Alphonse de Gisors

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Alphonse de Gisors

Alphonse-Henri Guy de Gisors (3 September 1796 – 18 August 1866) was a 19th-century French architect, a member of the Gisors family of architects and prominent government administrators responsible for the construction and preservation of many public buildings in Paris.[1]

Early training and career[edit]

He was born in Paris, where he studied at the Ecole des Beaux-Arts with Charles Percier and his uncle Guy de Gisors, who helped him obtain a position with the Bâtiments Civils in 1822. He won second place in the Prix de Rome in 1823 and was promoted to Architecte in 1824.[1]

Early in his career he used the classical style of Percier, designing fire stations, theatres, town halls, and other public buildings in Paris and the provinces. Around 1828 he designed the Hôtel de la Préfecture and the Hôtel de Ville in Ajaccio, Corsica.[1]

Later career[edit]

Ecole Normale Supérieure

His major work was an extension of Salomon de Brosse's Palais du Luxembourg between 1836 and 1841, when he added a garden-side wing parallel to the original corps de logis and a wood-panelled Chamber of Sessions on the first floor in an area that otherwise would have been part of a large interior courtyard. The new wing included a library (bibliothèque) with a cycle of paintings (1845–1847) by Eugène Delacroix. The garden facade of his addition is so similar to the original that at first glance it is difficult to distinguish the new from the old.[2]

Southwest of the Petit Luxembourg, in the Luxembourg Garden, he constructed an orangery, which was later remodeled and enlarged to become in 1886 the new home of the Musée du Luxembourg, previously in the east wing of the Luxembourg Palace.[3] In 1840 he rebuilt the street facade of the chapel of the former Convent of the Daughters of Calvary (founded in 1622 by Marie de Médicis), one of the remnants incorporated into the west wing of the Petit Luxembourg.[4]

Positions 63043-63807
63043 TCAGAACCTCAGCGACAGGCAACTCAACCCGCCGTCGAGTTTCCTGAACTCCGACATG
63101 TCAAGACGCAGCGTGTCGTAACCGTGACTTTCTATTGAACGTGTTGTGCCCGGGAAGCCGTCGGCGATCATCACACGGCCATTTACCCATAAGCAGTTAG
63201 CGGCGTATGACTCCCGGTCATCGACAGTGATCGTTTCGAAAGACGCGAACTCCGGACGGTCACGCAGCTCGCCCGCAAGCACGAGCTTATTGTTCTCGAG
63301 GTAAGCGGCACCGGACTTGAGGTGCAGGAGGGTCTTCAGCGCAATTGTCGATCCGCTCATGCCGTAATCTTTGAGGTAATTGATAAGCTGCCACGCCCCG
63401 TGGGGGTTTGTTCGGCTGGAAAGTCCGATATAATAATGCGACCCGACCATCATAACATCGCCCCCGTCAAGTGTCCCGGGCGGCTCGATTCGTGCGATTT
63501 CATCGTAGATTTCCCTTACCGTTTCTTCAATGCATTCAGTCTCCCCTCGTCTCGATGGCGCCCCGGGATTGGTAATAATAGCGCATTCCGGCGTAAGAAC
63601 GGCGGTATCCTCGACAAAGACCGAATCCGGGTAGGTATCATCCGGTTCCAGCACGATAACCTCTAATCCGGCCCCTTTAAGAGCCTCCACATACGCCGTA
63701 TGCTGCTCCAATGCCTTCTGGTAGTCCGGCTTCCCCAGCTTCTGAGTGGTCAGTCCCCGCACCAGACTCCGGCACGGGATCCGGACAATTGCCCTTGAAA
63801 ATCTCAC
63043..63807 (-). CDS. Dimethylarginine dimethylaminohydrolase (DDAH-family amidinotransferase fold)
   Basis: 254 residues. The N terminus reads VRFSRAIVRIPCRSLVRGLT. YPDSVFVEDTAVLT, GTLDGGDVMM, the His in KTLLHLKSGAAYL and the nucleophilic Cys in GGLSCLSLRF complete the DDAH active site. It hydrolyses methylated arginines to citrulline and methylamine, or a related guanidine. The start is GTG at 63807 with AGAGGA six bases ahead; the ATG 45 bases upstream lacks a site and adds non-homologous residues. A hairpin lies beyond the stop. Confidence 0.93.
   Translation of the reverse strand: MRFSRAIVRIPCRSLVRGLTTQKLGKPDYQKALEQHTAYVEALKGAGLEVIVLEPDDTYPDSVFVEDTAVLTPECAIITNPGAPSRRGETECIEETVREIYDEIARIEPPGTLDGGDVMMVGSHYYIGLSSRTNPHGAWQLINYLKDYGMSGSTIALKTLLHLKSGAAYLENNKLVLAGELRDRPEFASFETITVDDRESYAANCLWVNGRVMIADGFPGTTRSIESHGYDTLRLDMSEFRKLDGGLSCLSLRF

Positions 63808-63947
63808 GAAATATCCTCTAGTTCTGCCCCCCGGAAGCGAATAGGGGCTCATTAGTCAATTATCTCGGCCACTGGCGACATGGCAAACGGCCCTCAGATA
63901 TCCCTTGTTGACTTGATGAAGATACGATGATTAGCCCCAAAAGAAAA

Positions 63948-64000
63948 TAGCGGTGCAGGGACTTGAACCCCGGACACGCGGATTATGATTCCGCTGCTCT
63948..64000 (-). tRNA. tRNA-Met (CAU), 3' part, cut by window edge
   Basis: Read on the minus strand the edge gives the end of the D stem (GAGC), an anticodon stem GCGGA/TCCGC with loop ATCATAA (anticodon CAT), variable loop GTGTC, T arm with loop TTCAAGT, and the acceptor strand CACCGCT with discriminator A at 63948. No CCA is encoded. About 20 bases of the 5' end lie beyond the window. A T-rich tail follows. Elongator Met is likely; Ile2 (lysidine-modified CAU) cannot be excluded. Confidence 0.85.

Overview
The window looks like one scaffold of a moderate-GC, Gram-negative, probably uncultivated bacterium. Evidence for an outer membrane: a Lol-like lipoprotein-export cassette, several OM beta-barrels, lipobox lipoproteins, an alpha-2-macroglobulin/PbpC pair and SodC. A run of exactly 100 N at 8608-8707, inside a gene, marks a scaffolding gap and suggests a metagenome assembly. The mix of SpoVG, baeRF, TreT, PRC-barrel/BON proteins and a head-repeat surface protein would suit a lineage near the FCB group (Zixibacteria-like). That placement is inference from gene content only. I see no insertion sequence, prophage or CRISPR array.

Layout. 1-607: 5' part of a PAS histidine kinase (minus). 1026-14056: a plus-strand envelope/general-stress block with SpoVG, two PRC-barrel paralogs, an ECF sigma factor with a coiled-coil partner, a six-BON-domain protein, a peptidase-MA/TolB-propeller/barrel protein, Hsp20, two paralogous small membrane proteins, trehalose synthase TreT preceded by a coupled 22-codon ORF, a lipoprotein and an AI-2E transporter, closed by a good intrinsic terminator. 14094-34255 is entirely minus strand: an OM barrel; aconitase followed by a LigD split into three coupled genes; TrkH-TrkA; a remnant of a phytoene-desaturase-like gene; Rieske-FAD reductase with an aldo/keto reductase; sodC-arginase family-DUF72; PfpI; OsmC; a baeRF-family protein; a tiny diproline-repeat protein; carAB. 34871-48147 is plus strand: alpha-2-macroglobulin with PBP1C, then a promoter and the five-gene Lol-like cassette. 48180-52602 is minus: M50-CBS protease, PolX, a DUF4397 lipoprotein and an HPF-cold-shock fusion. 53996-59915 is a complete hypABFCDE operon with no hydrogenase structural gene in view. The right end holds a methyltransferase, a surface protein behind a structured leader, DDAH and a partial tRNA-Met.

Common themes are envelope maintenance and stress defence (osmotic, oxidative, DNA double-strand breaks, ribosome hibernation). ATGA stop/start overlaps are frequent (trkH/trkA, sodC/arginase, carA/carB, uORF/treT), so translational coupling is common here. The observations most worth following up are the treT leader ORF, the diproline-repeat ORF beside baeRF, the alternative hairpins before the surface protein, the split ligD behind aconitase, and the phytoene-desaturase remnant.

Salle des Conférences

From 1841 to 1847 he worked on the Ecole Normale Supérieure.[1][5]

In the 1850s he joined together a first-floor suite of rooms in the Luxembourg Palace on the courtyard side of the original corps de logis, creating the highly ornate Salle des Conférences. Inspired by the Galerie d'Apollon of the Louvre, it influenced the nature of subsequent official interiors of the Second Empire, including those of the Palais Garnier.[2]

In 1861 he shifted the Medici Fountain in the Luxembourg Gardens slightly closer to the palace to make way for the rue de Médicis.[6] He also restored the arms of France and of the Medici on the fountain and created a 50-metre-long rectangle of water bounded by an alley of plane trees.[citation needed]

The Medici Fountain with Gisor's reflecting pool

In 1864 the extension of the rue de Rennes prompted Gisors to move the Fontaine du Regard (built in 1807 at the intersection of the rue de Vaugirard and the rue du Regard) and to attach it to the back of the Medici Fountain.[6]



  1. ^ a b c d Cleary 1996.
  2. ^ a b Ayers 2004, p. 131.
  3. ^ Poisson 1999, p. 210; Galignani's Illustrated Paris Guide for 1889, p. 188.
  4. ^ Poisson 1999, p. 211.
  5. ^
  6. ^ a b Poisson 1999, p. 209.


  • Ayers, Andrew (2004). The Architecture of Paris. Stuttgart; London: Edition Axel Menges. ISBN 9783930698967.
  • Cleary, Richard (1996). "Gisors", vol. 12, pp. 746–747, in The Dictionary of Art, edited by Jane Turner, reprinted with minor corrections in 1998. New York: Grove. ISBN 9781884446009.
  • Poisson, Michel (1999). Paris Buildings and Monuments, p. 209. New York: Harry N. Abrams. ISBN 9780810943551.

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